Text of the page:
Peterson was born July 11, 1990 in Fort Lauderdale, Fla. He is the son of Patrick Peterson Sr., whose own promising football career was upended by heart murmurs diagnosed before the start of his final prep season.

Fun Fact: Peterson Jr. went by his mother’s maiden name (Johnson) until formally changing it to pay homage to his father as a freshman at LSU. He grew up reading newspaper clippings of his old man’s feats on the gridiron.

Peterson’s younger brother, Avery, was an Under Armour All-American game selection in 2012 and went on to spend two seasons at his older brother’s alma mater before transferring to play wide receiver at Cincinnati.

Fun Fact: Peterson was accompanied by a starting quarterback with a last name that ought to be familiar to Vikings fans — Jefferson — during his three years at LSU. During Peterson’s sophomore and junior seasons, Jordan Jefferson, the older brother of Minnesota receiver Justin, served as the Tigers starting quarterback. Peterson befriended the future national champion and Vikings first-round draft choice in 2020 back in his own Baton Rouge heyday.

Peterson shared he had type 2 diabetes during the 2015 offseason. He attributed a slow start to his 2014 campaign to blood sugar issues and difficulties managing his weight. He ended the 2014 season by making a fourth straight Pro Bowl appearance and entered the 2015 season saying he tamed the disease.

Fun Fact: Peterson’s wife, Antonique, pulls triple-duty as a mother, significant other and real-life hero. Last summer she battled, like so many other medical personnel, the COVID-19 pandemic from the frontlines in her second year of a family medicine residency at St. Joseph’s Hospital in Phoenix, Ariz.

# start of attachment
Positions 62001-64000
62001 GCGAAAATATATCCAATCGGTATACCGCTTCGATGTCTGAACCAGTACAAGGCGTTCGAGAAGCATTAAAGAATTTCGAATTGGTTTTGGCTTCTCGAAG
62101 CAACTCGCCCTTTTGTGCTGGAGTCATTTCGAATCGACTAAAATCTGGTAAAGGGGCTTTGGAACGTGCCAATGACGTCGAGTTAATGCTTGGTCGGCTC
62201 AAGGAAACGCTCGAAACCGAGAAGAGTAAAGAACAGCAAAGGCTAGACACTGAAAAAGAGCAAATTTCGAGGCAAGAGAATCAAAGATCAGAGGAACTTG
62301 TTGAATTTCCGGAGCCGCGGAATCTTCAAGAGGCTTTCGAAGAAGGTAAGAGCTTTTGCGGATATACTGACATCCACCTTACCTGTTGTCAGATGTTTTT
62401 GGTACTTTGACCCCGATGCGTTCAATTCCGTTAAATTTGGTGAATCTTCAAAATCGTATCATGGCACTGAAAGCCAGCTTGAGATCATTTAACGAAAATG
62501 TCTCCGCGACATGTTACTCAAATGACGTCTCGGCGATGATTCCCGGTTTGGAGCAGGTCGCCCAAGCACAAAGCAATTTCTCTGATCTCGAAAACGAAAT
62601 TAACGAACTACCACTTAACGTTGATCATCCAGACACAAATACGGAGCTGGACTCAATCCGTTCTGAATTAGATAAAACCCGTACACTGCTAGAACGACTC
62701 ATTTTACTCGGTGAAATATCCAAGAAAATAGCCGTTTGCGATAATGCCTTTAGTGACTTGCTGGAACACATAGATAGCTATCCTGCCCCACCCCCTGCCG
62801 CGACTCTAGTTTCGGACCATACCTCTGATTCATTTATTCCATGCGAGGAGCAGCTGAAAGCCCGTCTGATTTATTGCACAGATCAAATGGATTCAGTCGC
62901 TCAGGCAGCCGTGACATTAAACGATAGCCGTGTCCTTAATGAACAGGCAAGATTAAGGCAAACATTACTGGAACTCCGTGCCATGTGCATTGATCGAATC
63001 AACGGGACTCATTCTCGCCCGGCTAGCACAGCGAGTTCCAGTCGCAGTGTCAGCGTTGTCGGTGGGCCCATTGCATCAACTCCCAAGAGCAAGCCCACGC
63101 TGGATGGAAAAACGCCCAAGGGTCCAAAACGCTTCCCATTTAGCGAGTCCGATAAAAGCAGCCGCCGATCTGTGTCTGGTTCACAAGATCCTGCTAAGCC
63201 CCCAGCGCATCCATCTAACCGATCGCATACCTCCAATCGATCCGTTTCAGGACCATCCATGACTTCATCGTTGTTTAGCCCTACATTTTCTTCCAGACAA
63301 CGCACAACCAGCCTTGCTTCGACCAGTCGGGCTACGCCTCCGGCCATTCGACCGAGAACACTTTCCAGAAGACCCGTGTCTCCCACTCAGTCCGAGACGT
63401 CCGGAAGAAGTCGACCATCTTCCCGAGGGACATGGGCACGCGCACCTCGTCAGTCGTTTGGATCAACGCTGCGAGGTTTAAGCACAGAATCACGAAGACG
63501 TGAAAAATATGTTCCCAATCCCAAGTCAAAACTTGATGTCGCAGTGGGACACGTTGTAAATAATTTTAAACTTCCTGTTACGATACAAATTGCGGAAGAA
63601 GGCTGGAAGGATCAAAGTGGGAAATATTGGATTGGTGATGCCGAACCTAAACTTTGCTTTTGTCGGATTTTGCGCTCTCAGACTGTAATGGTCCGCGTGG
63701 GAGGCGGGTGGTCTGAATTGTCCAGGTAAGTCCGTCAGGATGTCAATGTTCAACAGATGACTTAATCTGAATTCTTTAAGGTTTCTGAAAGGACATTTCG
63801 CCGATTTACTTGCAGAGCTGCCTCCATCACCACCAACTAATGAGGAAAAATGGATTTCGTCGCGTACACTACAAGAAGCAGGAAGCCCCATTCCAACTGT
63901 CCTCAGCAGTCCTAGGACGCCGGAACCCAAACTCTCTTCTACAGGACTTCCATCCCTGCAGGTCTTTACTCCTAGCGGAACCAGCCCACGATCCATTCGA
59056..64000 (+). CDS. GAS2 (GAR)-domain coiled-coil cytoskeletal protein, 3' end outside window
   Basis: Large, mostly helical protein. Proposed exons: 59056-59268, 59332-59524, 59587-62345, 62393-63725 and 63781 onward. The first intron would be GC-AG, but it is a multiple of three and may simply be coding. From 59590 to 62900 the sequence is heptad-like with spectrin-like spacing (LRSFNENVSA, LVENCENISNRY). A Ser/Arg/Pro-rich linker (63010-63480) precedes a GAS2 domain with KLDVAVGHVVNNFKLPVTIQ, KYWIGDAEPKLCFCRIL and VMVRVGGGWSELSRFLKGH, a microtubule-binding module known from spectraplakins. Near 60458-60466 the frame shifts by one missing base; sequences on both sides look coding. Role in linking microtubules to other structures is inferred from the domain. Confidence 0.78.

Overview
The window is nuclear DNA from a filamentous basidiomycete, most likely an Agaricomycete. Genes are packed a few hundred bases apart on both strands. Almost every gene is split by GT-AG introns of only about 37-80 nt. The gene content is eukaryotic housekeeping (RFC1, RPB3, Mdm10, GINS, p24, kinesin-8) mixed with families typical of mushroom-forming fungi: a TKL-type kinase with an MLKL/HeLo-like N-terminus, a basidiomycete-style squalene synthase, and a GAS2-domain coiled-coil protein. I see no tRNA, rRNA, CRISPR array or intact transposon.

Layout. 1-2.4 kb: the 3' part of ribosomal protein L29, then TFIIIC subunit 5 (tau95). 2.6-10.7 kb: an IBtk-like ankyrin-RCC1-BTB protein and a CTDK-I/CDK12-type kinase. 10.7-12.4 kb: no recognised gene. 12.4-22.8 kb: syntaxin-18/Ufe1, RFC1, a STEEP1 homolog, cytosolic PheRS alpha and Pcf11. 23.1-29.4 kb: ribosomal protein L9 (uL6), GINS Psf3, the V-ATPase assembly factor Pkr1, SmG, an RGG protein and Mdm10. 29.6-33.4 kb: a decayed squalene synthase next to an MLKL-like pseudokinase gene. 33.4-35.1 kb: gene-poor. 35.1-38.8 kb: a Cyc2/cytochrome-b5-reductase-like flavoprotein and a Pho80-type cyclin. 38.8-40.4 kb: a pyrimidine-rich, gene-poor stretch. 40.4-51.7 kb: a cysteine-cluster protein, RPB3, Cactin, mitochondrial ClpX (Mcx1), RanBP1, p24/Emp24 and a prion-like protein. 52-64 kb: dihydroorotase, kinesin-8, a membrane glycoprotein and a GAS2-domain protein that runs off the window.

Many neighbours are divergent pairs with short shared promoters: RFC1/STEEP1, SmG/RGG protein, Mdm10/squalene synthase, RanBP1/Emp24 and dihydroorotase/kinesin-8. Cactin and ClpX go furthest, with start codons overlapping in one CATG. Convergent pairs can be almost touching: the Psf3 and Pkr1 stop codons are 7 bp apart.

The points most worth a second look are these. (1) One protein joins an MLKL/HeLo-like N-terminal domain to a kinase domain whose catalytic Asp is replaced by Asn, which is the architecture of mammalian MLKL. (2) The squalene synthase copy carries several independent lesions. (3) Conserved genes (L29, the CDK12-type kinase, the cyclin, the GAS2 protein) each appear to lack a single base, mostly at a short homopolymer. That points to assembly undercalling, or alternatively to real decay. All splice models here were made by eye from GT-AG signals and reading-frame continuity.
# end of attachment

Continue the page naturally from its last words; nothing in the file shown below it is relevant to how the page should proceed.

Peterson has been fairly active in his community throughout his professional career. He formed the Patrick Peterson Foundation For Success in 2012, aiming to provide low-income and inner city youth opportunities to change the trajectory of their lives and attain their goals. He helped distribute meals recreated from some of his favorite recipes to residents staying at a shelter in Phoenix this past fall on what became known as “P2 Tuesdays.”

Fun Fact: Peterson was twice selected as the Arizona Cardinals’ nomination for the NFL’s Walter Payton Man of the Year Award (2015, 2017).

Peterson hosts his own podcast called “All Things Covered” alongside his cousin and former Pittsburgh Steelers defensive back Bryant McFadden. The show airs every Wednesday on YouTube and all podcast platforms and focuses on popular culture, sports topics, social issues and personal interests.

Fun Fact: Guests on Peterson’s podcast have ranged from the likes of all-time great NFL athlete Mel Blount, to legendary college football coach Nick Saban, outspoken basketball father LaVar Ball and iconic American rapper Master P.